by: Tori Avey, “The Shiksa in the Kitchen”
Nothing says "Jewish holiday" quite like a delicious slice of noodle kugel! Kugel is a quintessentially Jewish dish similar to a thick noodle casserole. Kugels can range from sweet to savory, dry to moist, dense to fluffy. Some people like it topped with cornflakes, some with graham crackers, some with cinnamon sugar. Some people like no topping at all, preferring to let the top noodle layer brown and harden to a crunchy texture.
No matter which way you like your kugel, a good basic recipe is important. This is my favorite go-to dairy noodle kugel recipe. It creates a sweet (but not cloying) kugel that is rich, creamy, moist and tasty. If you’ve never made kugel before, this is the recipe to start with. I encourage you to use this recipe as a guide. Experiment with it as much as you like. You can omit the raisins or pineapples, add dried fruit to the noodle mixture, add ricotta cheese in place of cottage cheese, change the topping or eliminate it completely. You can even substitute nonfat or sugar-free ingredients if you’re watching your waistline. The only limit is your imagination!
1 bag of wide egg noodles (16 oz.)
3 tablespoons of unsalted butter
¾ cup raisins
1 tsp vanilla
1 ½ tsp cinnamon
¾ cup white sugar
2 packages of lowfat cream cheese (8 oz. each)
½ cup lowfat cottage cheese
¼ cup lowfat sour cream
1 can pineapple chunks (16 oz.)
6 egg whites
1 ½ cups honey graham cracker crumbs
¼ cup melted butter
¼ cup sugar
2 tsp cinnamon
Preheat oven to 350 degrees F. Bring a large pot of water to a boil. Add egg noodles, stir, and boil until tender. Drain. Melt 3 tablespoons of butter in the hot noodles and stir to coat.
Place raisins in a small pot and cover with water. Bring to a boil, then turn off the heat and let the raisins soak for 10 minutes. Drain.
In a food processor or blender, combine 4 eggs, vanilla, cinnamon, sugar, cream cheese, cottage cheese and sour cream. Blend the ingredients until creamy. Add creamy mixture to the noodles in the pot along with the soaked raisins. Drain the pineapple chunks and dice them into small pieces, then add them to the pot. Stir all ingredients until thoroughly mixed.
In a separate bowl, whip 6 egg whites till white and frothy. Fold the egg whites into the noodle mixture. Pour the noodles into a greased 9×13 baking dish. Combine graham cracker crumbs, melted butter, sugar and cinnamon in a small mixing bowl to form a crumbly topping. Sprinkle the topping evenly over the top of the kugel. Cover dish with foil and place in the oven. Bake the kugel for 40 minutes. Remove the foil and bake for 20 minutes more until the top is golden brown.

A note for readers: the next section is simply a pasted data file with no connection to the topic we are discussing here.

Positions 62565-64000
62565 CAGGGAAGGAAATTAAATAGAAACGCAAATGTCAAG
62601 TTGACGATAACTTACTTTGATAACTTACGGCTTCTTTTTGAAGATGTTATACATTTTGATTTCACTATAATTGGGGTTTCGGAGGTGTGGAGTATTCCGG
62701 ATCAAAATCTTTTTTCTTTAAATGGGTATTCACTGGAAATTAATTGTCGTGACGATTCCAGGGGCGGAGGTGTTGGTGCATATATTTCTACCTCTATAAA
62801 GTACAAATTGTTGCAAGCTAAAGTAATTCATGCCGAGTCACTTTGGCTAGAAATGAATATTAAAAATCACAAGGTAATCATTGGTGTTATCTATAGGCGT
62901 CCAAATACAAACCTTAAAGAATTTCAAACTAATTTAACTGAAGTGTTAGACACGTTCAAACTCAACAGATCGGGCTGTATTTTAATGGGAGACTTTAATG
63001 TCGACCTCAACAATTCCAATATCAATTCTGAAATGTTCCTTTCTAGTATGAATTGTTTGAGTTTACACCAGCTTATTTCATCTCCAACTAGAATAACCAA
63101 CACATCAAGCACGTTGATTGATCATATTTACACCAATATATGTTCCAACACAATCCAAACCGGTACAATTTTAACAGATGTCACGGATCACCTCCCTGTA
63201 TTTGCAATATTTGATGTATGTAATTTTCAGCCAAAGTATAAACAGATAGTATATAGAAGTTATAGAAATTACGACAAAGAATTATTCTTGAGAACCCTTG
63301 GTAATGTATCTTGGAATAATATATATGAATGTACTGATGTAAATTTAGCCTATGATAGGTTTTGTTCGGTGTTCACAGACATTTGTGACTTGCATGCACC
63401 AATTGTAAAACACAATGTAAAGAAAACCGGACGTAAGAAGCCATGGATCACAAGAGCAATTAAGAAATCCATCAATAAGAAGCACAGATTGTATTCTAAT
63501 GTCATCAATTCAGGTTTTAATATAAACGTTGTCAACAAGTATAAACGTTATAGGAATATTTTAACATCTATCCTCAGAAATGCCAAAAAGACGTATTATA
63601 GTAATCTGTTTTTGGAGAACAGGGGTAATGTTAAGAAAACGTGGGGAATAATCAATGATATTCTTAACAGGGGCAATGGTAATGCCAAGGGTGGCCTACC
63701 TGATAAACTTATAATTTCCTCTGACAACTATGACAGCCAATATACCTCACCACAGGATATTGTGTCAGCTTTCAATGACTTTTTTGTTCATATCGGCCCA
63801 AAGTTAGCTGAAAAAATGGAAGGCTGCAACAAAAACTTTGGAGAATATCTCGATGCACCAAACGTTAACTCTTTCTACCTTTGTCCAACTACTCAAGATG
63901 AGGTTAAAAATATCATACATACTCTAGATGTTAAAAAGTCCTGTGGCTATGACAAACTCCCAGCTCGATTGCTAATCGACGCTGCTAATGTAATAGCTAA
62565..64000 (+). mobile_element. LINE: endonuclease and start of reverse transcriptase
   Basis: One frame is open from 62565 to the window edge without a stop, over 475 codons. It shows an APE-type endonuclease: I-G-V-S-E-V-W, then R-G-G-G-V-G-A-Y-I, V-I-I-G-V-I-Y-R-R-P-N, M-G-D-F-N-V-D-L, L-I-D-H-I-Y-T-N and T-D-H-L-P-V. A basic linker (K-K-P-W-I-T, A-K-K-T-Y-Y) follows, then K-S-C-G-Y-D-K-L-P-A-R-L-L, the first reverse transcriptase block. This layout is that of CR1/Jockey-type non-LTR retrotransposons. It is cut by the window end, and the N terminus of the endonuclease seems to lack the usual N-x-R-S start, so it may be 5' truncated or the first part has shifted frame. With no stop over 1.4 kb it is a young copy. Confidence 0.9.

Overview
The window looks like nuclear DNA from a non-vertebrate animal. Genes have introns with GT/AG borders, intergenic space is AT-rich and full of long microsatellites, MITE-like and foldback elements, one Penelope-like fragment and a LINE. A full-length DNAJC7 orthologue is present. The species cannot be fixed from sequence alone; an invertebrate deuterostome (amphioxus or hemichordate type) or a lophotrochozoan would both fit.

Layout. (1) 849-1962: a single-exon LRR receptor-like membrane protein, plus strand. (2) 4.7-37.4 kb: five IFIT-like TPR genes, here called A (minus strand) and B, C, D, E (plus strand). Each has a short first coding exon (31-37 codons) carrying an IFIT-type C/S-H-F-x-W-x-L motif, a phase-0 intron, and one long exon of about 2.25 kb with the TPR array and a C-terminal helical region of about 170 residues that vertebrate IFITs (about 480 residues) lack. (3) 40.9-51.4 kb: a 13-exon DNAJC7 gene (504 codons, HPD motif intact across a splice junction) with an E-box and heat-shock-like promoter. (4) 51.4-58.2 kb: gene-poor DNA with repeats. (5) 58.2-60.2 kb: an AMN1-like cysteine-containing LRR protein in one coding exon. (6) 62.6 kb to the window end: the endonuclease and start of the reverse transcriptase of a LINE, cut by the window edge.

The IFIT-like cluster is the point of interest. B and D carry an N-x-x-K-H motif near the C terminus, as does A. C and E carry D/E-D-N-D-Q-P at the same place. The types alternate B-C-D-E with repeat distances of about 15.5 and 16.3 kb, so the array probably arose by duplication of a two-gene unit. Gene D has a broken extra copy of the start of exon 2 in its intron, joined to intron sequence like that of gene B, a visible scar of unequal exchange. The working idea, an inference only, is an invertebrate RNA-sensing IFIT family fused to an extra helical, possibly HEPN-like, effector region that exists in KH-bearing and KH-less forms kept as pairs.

May be served warm or cold; refrigerate if you don’t plan on serving it the same day you make it. If you want to reheat your kugel, place it in a 350-degree oven for 15-20 minutes; it will warm up more evenly if you cut it into individual pieces prior to reheating.
Tori Avey, “The Shiksa in the Kitchen”
Los Angeles-based writer Tori Avey found herself creatively “blocked” in the middle of a novel she was working on. Never one to sit idle and wait for inspiration to strike, Tori decided to switch gears and work on something just for fun. She combined two things she loves—Jewish food and writing—into an online “diary” of her cooking experiences. Tori had always adored Jewish food; in fact, she’d made it her hobby to collect authentic Jewish recipes from her Israeli family and friends. Her fascination with kosher cooking earned her a nickname:The Shiksa in the Kitchen and an idea was born.
From the very beginning, what captivated Tori about Jewish food was not only how delicious it was, but the stories and traditions attached to it. Tori's blog is as much about tradition as it is about recipes; she writes about the historical origins of every dish featured in her blog. She specializes in her own brand of “food anthropology,” digging into food’s role within Judaism and the evolution of kosher cuisine throughout the centuries.
Tori is a home-taught cook with no formal training. She learned everything she knows from generous friends and family members who have passed on their valuable cooking knowledge to her. Tori’s fans are drawn to her positive, spiritual personality and her unpretentious approach to food. Her recipes are presented step-by-step and clearly illustrated with photographs. Her attention to detail helps even the most amateur cooks achieve tasty results. She also interacts frequently with her blog followers, answering cooking questions and providing specific advice for anybody who needs help. Today, less than a year after its launch, The Shiksa in the Kitchen is one of the fastest growing fan pages on Facebook. Tori has gathered over 20,000 followers, adding new fans at a rate of over 1,000 per week.
Tori formally converted to Judaism in February, 2010. However, she'd be the first to tell you—once a shiksa, always a shiksa! Most Yiddish dictionaries describe "shiksa" as simply "a non-Jewish woman." Today, the word is often used to describe a non-Jewish woman who is in a relationship with a Jewish man. Rather than shy away from the word, Tori chooses to let her background empower her. She explores Judaism and Jewish food with an open mind and heart, encouraging people of all faiths to join her on the journey.
Tori feels that food is a way of communicating—that the energy passed on through cooking feeds the body as well as the soul. By recording the stories and recipes of Jewish family cooks, Tori hopes to help preserve and celebrate the food traditions of the Jewish people. For more information, log on to her website, http://www.theshiksa.com or her Facebook page, http://www.facebook.com/theshiksa.